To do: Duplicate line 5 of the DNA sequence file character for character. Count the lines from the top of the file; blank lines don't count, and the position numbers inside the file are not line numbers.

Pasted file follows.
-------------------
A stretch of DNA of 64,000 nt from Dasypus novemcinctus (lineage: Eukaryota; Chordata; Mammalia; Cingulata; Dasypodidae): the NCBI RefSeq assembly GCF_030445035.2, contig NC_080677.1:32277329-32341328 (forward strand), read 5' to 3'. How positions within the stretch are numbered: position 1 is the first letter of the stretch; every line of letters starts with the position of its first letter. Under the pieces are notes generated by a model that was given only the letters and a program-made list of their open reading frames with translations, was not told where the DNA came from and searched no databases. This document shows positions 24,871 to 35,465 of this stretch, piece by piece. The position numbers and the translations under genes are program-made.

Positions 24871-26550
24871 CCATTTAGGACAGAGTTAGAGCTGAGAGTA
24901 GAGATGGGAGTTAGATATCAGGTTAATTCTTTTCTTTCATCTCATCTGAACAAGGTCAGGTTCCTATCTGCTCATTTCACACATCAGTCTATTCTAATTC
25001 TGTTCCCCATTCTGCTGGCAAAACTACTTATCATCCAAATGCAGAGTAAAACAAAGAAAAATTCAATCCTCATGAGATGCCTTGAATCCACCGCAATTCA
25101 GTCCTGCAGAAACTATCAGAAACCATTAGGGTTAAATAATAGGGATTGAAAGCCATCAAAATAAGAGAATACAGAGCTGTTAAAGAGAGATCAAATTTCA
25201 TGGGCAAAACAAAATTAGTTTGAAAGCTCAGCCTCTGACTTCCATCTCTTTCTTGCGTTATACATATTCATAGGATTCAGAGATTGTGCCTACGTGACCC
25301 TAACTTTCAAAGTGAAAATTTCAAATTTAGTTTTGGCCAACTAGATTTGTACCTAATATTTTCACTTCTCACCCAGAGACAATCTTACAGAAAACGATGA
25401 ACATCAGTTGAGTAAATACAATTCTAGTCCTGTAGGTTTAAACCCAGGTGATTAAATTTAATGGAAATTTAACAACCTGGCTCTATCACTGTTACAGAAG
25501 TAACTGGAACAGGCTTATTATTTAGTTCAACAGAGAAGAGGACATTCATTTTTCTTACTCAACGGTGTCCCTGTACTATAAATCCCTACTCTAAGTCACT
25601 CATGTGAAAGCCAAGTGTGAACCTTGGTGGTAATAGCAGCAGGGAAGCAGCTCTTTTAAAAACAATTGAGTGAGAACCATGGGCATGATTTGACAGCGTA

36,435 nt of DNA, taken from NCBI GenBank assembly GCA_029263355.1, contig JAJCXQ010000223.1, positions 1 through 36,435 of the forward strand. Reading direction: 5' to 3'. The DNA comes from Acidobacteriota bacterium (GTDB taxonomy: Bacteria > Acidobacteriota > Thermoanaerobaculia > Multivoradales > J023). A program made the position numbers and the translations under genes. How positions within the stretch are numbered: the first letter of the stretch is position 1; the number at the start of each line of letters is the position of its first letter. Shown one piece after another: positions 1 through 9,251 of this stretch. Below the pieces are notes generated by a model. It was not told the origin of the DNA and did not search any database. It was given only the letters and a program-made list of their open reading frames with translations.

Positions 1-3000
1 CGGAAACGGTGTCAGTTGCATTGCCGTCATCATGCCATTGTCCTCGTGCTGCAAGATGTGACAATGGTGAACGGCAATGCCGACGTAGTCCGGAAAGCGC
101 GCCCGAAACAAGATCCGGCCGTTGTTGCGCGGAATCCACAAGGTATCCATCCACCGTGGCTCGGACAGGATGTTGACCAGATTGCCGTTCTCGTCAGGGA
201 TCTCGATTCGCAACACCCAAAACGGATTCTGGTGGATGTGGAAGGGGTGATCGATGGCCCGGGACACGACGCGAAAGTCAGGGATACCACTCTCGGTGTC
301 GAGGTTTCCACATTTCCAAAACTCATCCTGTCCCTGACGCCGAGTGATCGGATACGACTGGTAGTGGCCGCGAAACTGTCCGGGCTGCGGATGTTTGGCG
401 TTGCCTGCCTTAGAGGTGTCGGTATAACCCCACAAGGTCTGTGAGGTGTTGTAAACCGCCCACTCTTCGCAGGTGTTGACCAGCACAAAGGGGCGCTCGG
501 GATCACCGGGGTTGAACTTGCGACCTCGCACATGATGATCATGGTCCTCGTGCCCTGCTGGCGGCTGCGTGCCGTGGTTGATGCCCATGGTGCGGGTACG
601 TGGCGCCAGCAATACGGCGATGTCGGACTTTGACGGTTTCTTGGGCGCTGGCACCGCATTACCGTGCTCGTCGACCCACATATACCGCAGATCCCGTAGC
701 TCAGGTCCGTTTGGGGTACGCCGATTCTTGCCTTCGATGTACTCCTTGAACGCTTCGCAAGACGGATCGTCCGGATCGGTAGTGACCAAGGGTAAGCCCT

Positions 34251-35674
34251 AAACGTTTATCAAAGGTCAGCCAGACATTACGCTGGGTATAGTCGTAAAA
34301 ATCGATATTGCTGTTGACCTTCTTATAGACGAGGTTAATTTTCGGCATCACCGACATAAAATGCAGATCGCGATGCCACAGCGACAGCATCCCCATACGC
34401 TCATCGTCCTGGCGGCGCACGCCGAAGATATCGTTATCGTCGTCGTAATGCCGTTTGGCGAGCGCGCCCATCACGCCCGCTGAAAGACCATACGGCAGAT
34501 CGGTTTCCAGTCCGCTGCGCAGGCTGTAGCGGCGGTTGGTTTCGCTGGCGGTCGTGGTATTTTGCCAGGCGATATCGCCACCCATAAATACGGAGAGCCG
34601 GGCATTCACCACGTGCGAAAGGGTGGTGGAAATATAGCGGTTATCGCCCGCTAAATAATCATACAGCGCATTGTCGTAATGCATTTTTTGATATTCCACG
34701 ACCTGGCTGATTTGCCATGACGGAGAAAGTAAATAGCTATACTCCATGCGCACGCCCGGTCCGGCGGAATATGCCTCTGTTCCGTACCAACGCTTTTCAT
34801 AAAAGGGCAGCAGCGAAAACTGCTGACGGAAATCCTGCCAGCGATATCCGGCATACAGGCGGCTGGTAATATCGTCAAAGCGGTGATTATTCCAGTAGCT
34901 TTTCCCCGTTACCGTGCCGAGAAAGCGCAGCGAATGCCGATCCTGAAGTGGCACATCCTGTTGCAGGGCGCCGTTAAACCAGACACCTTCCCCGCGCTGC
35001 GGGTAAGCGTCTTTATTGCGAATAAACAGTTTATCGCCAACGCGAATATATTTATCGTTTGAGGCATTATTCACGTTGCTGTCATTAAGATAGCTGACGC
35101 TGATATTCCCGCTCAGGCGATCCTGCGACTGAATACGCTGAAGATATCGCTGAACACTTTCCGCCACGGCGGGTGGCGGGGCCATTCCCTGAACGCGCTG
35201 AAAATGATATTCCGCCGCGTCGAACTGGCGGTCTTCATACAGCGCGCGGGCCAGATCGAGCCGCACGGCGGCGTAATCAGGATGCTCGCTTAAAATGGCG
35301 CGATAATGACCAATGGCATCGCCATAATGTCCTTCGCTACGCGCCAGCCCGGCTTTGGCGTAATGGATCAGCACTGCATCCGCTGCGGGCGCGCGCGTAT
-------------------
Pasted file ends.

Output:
25001 TGTTCCCCATTCTGCTGGCAAAACTACTTATCATCCAAATGCAGAGTAAAACAAAGAAAAATTCAATCCTCATGAGATGCCTTGAATCCACCGCAATTCA